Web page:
Zovirax Treatment for Cold Sores

Antiviral meds that also help with shingles and chickenpox

Zovirax (acyclovir) is a prescription medication drug that is used to treat cold sores, shingles, chickenpox, and sometimes genital herpes. These infections are caused by the herpes simplex and herpes zoster viruses, and though the drug does not cure the infections, Zovirax can decrease the severity and length of the outbreaks.

Woman applying cold sore cream on her lips
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Antiviral Medications on the Market

Zovirax is the oldest of the antiviral medications out there, as it has been available since 1982 in the topical form as an ointment cream, and since 1985 as a pill. The cream formulation for topical administration should be applied five times per day for four days. Now Zovirax is available in a generic form and is the only antiviral available as intravenous medication.

There are two other FDA approved drugs on the market that treat the herpes virus: Valtrex (valacyclovir) and Famvir (famciclovir).

Valtrex, manufactured by GlaxoSmithKline, was approved by the FDA in 1995 and was the second antiviral medication to come to market in the USA. Valtrex comes in pill form and is a prodrug of acyclovir (meaning that the body converts it to acyclovir after it has been absorbed). Valtrex delivers acyclovir more efficiently, allowing the body to absorb much of the drug. This has the added advantage of needing less administration throughout the day.

Famvir is manufactured by Novartis and is also a well-absorbed drug. The body converts Famvir into the long-acting antiviral drug penciclovir that can be taken less frequently than Zovirax.

How Zovirax Treats Cold Sores

Cold sores, also known as herpes labialis or fever blisters, are highly infectious sores on the lip and outer edge of the mouth.

Cold sore outbreaks heal faster when Zovirax is taken, compared to letting the virus run its course. New sores are also kept from forming and associated pain and itching of cold sores are also decreased. Zovirax may also help reduce how long the pain remains after the sores have healed.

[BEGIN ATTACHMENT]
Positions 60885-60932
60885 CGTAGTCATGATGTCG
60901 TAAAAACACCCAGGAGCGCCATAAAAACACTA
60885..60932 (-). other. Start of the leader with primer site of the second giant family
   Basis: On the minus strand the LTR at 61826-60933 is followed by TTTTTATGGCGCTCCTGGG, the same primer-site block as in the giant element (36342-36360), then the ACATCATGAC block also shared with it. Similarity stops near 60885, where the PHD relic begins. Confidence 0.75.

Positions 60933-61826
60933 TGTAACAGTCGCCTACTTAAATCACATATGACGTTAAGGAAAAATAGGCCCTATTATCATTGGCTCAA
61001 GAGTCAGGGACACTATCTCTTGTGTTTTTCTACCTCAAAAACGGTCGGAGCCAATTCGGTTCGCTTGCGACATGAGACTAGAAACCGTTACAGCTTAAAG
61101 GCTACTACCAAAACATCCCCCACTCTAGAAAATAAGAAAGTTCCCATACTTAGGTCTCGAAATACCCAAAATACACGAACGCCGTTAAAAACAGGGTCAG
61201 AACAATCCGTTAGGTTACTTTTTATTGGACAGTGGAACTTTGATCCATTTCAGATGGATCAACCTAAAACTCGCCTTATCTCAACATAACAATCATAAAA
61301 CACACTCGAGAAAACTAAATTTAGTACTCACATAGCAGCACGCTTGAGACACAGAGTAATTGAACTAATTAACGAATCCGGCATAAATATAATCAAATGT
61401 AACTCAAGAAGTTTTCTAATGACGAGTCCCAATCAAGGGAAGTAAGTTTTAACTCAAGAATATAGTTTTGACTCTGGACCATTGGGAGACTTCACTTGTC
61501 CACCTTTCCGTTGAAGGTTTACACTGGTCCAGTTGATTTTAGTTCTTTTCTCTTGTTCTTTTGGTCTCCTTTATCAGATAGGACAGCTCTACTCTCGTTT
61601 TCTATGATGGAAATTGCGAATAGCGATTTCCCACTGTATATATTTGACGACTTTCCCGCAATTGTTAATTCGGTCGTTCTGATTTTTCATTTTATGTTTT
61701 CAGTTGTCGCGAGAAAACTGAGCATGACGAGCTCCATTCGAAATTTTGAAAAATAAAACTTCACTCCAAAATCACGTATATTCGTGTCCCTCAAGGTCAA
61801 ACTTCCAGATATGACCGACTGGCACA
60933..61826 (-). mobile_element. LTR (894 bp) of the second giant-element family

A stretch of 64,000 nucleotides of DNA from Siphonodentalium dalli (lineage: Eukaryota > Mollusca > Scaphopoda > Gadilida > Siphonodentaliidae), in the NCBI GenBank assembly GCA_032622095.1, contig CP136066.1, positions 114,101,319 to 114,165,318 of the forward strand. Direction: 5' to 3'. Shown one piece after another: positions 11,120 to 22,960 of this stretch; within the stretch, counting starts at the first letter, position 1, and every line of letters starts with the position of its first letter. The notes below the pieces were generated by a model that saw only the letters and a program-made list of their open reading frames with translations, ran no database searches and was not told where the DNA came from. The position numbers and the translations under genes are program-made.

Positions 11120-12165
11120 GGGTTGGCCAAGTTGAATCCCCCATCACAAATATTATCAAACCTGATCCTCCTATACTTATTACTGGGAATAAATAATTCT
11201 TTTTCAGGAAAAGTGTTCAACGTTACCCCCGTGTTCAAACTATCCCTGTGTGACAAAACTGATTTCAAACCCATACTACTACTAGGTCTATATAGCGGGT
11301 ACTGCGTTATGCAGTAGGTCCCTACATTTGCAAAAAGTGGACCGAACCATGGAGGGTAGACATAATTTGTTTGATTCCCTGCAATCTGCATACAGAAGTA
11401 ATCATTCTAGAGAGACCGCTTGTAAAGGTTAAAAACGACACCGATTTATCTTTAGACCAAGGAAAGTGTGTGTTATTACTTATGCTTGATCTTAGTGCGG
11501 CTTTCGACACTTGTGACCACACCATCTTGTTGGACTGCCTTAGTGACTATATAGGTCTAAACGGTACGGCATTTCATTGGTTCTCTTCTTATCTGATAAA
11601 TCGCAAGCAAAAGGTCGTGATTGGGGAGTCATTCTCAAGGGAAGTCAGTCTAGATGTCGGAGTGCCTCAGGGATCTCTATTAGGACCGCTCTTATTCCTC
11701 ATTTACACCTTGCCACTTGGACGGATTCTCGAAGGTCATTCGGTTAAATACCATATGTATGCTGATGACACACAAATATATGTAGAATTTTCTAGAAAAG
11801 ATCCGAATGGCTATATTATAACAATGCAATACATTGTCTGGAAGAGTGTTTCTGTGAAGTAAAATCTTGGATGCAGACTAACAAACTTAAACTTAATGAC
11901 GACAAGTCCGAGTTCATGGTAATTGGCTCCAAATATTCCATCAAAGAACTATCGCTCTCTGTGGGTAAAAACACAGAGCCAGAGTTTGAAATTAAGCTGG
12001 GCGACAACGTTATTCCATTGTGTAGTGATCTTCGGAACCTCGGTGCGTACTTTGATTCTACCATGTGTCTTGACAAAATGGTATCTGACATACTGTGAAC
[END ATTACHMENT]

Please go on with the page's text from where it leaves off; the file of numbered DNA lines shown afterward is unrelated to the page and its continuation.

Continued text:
For those with a weakened immune system and more frequent outbreaks, Zovirax can reduce the number of future episodes.

Why Cold Sores Keep Coming Back

Zovirax is an antiviral drug but it is not a cure for the herpes virus. The viruses that cause these infections continue to live in the body even when symptoms and outbreaks are not visible.

Antiviral medications work best when started at the first sign of an outbreak, as directed by your healthcare provider. It may not work as well if you delay treatment.

Treatment should be started as early as possible following the first onset of signs and symptoms (such as tingling or itch, or when lesions first appear).

Keeping the amount of antiviral drugs in your body at a constant level is crucial in fighting the virus. For this reason, be sure to take your medication at evenly spaced intervals, at the same times each day. Continue taking the full prescribed amount of your medication, even if your symptoms go away after a few days. Do not change your dose or skip any doses, follow the advice of your healthcare provider.

Be sure to tell your healthcare provider if your condition persists or worsens even after you have finished your prescribed medication dosage.

5 Sources
Verywell Health uses only high-quality sources, including peer-reviewed studies, to support the facts within our articles. Read our editorial process to learn more about how we fact-check and keep our content accurate, reliable, and trustworthy.
  1. U.S. Food and Drug Administration (FDA). Highlights of prescribing information: Zovirax (acyclovir) cream.

  2. DailyMed. Label: Valtrex-valacyclovir hydrochloride tablet, film coated.

  3. Food and Drug Administration. Highlights of prescribing information: Famvir (famciclovir).

  4. Cleveland Clinic. Cold sores: treatment and management.

  5. Glenny AM, Fernandez mauleffinch LM, Pavitt S, Walsh T. Interventions for the prevention and treatment of herpes simplex virus in patients being treated for cancer. Cochrane Database Syst Rev. 2009;(1):CD006706. doi:10.1002/14651858.CD006706.pub2

By Heather L. Brannon, MD
Heather L. Brannon, MD, is a family practice physician in Mauldin, South Carolina. She has been in practice for over 20 years.